Tuesday, May 9, 2023

Great Kiskadee

I heard one of our guides at Tinamu Reserve say that the great kiskadee is one of the most common birds there. There was a tree near our covered outdoor dining area with a great kiskadee nest in it and we saw them a number of times with frogs in their bills whipping them against a tree limb to kill them and then flying into the nest. We also saw them with frogs at Montezuma Rainforest Lodge. 
This and the following photos were taken at Tinamu Reserve. 

They are found in southern Texas, near both coasts of Mexico, down through Central America and in over three-fourths of South America. There are ten subspecies.
Great kiskadee range - Wikipedia

This and the following photos show a great kiskadee killing a Boettger's Colombian tree frog.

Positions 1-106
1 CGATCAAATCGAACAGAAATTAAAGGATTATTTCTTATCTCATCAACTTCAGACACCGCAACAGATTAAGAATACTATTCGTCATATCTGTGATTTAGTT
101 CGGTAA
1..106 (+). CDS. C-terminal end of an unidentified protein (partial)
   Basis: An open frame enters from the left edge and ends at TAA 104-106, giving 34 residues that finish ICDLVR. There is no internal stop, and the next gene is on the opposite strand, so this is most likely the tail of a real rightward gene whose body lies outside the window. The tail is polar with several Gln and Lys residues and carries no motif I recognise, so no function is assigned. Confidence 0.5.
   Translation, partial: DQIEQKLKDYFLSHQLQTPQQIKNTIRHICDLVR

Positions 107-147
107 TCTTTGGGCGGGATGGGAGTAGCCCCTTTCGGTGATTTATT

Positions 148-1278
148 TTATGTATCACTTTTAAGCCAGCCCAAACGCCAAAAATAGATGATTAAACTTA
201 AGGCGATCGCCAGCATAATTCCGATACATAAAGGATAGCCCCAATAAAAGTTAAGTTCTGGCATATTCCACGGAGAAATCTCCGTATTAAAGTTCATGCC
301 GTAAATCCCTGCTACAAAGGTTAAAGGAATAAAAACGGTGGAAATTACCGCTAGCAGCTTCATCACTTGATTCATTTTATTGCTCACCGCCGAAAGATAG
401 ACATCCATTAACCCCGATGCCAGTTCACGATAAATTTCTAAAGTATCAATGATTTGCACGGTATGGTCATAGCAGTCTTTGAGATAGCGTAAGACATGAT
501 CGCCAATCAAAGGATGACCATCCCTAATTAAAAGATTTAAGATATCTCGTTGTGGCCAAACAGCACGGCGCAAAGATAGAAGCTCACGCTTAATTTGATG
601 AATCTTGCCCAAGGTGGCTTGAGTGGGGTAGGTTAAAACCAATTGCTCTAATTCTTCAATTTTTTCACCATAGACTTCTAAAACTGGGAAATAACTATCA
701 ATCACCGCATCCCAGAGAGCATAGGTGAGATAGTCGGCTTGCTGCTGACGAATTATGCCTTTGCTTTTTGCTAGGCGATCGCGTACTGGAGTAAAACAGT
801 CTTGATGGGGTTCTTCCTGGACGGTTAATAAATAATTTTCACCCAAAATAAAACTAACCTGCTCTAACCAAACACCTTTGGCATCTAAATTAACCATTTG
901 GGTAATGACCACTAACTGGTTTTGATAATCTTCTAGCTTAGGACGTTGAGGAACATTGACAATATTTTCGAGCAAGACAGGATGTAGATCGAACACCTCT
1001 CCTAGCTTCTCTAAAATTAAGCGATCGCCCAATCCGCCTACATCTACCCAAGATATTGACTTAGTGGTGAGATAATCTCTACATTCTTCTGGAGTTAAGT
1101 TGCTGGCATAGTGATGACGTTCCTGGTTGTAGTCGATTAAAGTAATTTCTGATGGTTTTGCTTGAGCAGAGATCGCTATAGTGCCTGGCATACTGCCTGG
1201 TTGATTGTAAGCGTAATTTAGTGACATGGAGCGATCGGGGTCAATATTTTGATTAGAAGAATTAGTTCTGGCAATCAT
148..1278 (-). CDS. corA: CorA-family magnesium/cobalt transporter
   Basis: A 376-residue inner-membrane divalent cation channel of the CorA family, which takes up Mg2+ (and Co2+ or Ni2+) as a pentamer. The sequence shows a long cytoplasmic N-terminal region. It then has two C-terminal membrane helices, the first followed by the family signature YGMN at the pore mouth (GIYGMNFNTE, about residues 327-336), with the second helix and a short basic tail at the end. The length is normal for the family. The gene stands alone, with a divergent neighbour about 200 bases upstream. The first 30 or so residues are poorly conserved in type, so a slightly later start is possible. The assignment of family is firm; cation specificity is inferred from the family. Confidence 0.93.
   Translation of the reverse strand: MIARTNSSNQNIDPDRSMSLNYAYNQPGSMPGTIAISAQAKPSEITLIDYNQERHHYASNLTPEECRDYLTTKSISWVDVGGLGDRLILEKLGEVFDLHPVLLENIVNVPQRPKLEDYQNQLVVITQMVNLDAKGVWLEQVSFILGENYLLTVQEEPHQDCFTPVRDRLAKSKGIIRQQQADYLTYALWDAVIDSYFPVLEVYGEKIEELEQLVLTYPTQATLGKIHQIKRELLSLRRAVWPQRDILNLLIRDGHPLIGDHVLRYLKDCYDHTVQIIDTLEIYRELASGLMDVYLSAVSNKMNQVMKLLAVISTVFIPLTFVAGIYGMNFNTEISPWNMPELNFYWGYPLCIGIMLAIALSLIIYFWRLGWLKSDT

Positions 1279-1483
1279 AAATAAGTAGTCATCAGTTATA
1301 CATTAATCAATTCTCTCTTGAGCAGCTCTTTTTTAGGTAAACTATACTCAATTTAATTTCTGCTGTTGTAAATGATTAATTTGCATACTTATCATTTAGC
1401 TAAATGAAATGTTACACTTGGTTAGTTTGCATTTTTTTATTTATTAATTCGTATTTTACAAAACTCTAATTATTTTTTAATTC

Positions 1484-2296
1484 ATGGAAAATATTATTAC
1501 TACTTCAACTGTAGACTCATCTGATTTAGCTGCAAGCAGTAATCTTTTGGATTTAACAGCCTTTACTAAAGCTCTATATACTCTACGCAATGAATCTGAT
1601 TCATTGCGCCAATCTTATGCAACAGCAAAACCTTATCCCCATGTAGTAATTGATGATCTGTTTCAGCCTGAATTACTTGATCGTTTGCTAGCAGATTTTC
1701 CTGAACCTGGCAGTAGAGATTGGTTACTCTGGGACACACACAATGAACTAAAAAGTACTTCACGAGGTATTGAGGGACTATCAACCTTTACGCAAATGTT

It is one of the largest tyrant flycatchers, which is a very large family. It has a black head, a large white supercilium, chin and neck and a concealed yellow crown-stripe. The remaining underparts are bright yellow. It has brown upperparts and rufous fringes in the wings and tail. It was one of my favorite birds. We could get close, it was very colorful, and very entertaining as it continually whipped the frogs back and forth against tree limbs. 
This and the following photos were taken at Montezuma Rainforest Lodge.

It has a similar appearance to a number of other birds, including the boat-billed flycatcher, with a more massive bill and less rufous in the tail and wings; and the social flycatcher which is much smaller. 

It is very aggressive and did not seem particularly bothered by our presence. 

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